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Australian carbon farmers go on the front foot to prove success of projects.

More than sixty Climate Friendly partners voluntarily release data to prove the success of their projects, a landmark step in push for greater transparency.

Michael Marshman, grazier – Bourke, NSW

“I’m proud of what I’m achieving as a carbon farmer. I’m releasing this data because I’m concerned misinformation around carbon farming could undermine a critical national effort to draw down CO2 at a time when the threat of climate change demands urgent action.”

Sasha Treloar, cattle farmer – south-west Queensland

“Regenerating our land is an enormous privilege and something we take seriously. A national data sharing platform is urgently needed to avoid confusion about the impacts of carbon farming.”

The voluntary release of information comes as the Clean Energy Regulator (CER) publishes Carbon Estimation Area (CEA) boundary data. While increased data transparency and implementation of all recommendations of the Independent Review of Australian Carbon Credit Units (ACCUs) is welcome, these farmers say releasing boundary data alone is not enough to measure a project’s impact.

Skye Glenday, Co-CEO of the carbon farming project service provider Climate Friendly, says farmers deserve to have their projects accurately assessed.

“The CEA boundary data can’t tell you much,” Skye Glenday says. “It is like having one piece of a thousand-piece jigsaw”.

“Laying a boundary snapshot over a publicly available satellite image will lead to overly simplistic analysis, for example by trying to calculate the height of a tree from a shadow, instead of using high precision Lidar.It risks wrongly underestimating the achievements of carbon farming projects.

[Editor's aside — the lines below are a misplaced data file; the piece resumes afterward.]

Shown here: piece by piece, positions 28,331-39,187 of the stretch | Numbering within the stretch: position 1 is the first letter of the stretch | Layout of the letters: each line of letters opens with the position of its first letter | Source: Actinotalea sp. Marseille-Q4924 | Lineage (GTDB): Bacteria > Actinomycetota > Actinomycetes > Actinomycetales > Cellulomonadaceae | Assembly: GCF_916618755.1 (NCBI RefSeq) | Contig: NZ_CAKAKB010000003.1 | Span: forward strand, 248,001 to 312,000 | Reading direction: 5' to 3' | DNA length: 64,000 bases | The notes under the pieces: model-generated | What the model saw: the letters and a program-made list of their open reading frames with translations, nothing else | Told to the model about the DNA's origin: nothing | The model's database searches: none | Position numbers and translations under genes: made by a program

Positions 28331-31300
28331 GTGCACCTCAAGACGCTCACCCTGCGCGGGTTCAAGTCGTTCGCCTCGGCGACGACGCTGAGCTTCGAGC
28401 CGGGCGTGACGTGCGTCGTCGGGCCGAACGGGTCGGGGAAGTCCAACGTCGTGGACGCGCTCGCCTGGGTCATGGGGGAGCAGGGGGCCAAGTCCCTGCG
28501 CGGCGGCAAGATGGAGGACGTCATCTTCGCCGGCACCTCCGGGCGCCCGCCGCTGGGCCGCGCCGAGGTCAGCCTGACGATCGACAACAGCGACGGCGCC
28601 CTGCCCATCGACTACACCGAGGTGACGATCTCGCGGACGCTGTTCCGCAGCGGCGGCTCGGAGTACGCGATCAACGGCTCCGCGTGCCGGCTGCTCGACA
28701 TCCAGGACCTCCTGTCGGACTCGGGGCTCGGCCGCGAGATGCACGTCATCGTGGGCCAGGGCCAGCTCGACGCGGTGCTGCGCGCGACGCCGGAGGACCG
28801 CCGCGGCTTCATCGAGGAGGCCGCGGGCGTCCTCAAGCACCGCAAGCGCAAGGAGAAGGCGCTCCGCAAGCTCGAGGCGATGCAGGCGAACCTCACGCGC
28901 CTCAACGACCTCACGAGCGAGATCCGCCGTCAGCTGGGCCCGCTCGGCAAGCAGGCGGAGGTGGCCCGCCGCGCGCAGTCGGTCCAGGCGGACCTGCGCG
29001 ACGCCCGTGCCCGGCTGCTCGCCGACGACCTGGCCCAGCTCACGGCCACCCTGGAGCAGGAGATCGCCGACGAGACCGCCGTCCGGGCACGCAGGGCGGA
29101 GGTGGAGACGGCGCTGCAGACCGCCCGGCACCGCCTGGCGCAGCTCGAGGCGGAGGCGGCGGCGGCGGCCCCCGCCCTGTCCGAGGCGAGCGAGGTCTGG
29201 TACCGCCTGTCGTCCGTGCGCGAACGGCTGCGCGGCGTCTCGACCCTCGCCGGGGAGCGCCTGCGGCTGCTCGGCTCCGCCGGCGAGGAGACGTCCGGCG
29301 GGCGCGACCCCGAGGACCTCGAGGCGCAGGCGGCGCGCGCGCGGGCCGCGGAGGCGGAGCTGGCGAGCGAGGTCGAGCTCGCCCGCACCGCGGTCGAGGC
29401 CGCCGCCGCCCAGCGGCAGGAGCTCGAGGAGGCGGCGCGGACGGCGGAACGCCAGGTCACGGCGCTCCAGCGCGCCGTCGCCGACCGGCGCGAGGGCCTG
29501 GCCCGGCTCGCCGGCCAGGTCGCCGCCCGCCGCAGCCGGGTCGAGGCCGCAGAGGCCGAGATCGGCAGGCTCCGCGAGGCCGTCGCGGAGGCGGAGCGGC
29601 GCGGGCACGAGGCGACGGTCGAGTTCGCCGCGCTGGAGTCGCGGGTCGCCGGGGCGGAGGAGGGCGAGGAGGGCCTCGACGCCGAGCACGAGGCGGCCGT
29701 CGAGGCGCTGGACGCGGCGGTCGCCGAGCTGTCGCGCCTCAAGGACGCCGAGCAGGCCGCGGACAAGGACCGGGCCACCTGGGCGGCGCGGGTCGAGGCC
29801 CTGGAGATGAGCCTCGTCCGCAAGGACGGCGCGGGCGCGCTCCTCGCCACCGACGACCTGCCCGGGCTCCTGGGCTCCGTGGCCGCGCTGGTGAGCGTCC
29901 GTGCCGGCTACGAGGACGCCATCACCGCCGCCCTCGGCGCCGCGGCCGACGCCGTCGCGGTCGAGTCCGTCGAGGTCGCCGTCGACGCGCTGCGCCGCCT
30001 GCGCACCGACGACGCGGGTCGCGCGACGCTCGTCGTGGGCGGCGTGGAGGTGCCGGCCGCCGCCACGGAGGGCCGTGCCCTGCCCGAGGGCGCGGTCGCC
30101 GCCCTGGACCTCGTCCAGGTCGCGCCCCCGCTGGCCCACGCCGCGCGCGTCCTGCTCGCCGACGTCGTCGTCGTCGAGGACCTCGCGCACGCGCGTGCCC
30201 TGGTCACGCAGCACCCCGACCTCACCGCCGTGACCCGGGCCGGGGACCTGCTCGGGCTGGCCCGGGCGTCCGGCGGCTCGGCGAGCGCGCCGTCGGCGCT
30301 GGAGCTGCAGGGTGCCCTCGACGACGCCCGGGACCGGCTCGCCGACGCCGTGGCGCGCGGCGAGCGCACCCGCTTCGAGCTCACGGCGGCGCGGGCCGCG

“To measure impact you need access to billions of pixels of spatial data, validated with high precision drone and field data, and integrated with land management and livestock information covering the 10+ years before and throughout a 25-year project life.

“It’s why our partners are putting more information about their projects out there. They’re confident of their achievements, witnessing how their management changes are driving forest regeneration on their properties.”

The information being released by farmers includes their project’s rules, when forest regeneration began, key modelling parameters and the geospatial and land management data used to assess eligibility and monitor carbon drawdown.

Call to accelerate establishment of national environment information platform

To ensure maximum transparency and to build public trust and confidence, Climate Friendly supports the urgent establishment of a national environmental information platform, as recommended by the recent Independent Australian Carbon Credit Units (ACCUs) Review and the Independent Review of the EPBC Act.

“Until there’s access to reliable and common data, parties will continue to reach different conclusions about the effectiveness of carbon farming projects,” Skye Glenday says.

“The Federal Budget had allocated well over $100 Million for data collection and coordination across different agencies and portfolios. It’s vital this funding is consolidated to establish a national environmental information platform.

“Until then a growing number of our carbon farming partners are committed to providing as much transparency as possible to help stakeholders and the public make a better assessment of their project achievements.”

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